Evaluation of Alternative Technologies to Supply Drinking Water to Marines in Forward Deployed Locations
Date of Award
Master of Science in Environmental Engineering and Science
Department of Systems Engineering and Management
Mark N. Goltz, PhD
With recent increases, there are approximately 20,000 Marines deployed in the Helmand Province of Afghanistan. The cost of delivering bottled water to the troops is rapidly becoming unsustainable and convoys delivering bottled water are vulnerable to Improvised Explosive Devices (IEDs). Currently, raw water from indigenous sources, which has chemical and microbiological contaminants, is treated with reverse osmosis (RO), but only used for hygiene, with bottled water used for drinking. Due to the economic costs and risks to life of providing bottled water, decision-makers need to evaluate technology alternatives to treat raw water to supply safe drinking water. In this study, an innovative decision analysis tool, Choosing by Advantages (CBA), was used to evaluate and select the best alternative water treatment technology to support Marines in Afghanistan. Using criteria developed by a panel of experts, the CBA method was applied to determine that the best alternative technology is a treatment train: ultrafiltration pretreatment, RO treatment, and electrodeionization post treatment. This treatment train would produce high quality water and lower overall RO energy consumption, operation and maintenance costs, and reduce the replacement frequency of RO membranes.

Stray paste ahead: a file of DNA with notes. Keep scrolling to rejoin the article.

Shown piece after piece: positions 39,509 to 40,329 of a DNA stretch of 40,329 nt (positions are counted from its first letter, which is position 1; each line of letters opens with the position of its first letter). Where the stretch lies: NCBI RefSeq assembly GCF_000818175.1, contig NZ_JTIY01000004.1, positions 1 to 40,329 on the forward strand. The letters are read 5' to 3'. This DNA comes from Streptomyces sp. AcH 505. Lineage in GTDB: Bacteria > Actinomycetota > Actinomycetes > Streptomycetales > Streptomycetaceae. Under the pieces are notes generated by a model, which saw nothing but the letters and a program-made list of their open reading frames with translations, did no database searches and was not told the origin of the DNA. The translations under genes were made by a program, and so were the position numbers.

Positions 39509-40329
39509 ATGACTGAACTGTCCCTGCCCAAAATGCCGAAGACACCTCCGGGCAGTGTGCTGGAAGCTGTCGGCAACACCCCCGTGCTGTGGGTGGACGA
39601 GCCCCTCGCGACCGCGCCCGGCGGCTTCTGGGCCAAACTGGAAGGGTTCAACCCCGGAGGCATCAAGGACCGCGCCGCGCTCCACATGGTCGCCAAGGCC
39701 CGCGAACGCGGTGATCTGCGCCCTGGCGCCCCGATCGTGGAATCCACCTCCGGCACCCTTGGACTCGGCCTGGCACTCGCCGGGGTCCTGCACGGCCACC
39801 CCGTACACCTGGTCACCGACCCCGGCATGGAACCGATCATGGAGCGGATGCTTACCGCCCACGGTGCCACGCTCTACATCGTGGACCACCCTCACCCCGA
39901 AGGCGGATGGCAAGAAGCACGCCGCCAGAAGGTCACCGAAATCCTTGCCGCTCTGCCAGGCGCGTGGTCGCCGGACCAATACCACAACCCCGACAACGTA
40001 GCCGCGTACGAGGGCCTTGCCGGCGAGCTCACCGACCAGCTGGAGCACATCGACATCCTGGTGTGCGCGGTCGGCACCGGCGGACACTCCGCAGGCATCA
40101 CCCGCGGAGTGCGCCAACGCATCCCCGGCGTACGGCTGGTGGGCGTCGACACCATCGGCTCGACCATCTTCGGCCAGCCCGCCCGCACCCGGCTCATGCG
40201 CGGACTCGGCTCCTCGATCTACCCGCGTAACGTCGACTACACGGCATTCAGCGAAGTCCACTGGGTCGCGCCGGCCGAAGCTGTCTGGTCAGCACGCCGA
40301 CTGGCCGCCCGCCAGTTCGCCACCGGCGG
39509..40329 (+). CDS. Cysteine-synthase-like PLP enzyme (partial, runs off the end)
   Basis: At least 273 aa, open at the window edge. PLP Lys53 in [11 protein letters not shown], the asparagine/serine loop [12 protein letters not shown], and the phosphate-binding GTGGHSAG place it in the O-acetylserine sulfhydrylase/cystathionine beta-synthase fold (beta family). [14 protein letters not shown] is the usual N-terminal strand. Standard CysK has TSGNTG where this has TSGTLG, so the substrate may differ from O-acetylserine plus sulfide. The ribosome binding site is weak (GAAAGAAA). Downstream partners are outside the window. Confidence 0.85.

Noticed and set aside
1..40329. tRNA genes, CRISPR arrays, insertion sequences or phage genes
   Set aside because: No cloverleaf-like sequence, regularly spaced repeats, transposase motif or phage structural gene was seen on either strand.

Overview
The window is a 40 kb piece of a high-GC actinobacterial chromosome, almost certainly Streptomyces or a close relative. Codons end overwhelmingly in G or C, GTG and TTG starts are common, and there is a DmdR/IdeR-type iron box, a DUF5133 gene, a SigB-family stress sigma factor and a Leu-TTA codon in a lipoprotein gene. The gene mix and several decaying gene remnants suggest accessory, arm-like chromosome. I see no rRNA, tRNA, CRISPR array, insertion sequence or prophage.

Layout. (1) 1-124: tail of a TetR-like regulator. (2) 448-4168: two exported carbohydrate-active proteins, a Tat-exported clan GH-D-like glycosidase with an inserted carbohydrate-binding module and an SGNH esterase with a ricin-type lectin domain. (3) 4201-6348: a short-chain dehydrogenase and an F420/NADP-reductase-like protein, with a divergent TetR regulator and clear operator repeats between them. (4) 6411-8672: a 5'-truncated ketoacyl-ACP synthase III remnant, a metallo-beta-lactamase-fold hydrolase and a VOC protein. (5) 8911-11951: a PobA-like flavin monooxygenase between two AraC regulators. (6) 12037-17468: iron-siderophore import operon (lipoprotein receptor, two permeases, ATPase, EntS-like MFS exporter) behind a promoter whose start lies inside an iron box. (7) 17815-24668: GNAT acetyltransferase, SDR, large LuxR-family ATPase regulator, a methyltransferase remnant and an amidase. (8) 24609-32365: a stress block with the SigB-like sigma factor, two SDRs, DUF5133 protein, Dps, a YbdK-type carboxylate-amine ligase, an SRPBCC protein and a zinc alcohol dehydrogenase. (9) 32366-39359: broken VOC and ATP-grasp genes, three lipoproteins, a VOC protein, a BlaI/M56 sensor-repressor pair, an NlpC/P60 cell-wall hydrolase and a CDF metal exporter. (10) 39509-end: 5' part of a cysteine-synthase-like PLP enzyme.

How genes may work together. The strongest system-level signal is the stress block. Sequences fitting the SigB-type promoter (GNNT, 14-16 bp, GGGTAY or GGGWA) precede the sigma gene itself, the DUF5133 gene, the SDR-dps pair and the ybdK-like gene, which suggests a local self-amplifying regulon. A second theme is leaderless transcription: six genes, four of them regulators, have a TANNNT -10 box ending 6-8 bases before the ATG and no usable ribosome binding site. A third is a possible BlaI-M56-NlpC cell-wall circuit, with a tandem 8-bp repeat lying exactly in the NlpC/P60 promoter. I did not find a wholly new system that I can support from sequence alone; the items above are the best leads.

DTIC Accession Number
George, Derek R., "Evaluation of Alternative Technologies to Supply Drinking Water to Marines in Forward Deployed Locations" (2010). Theses and Dissertations. 2126.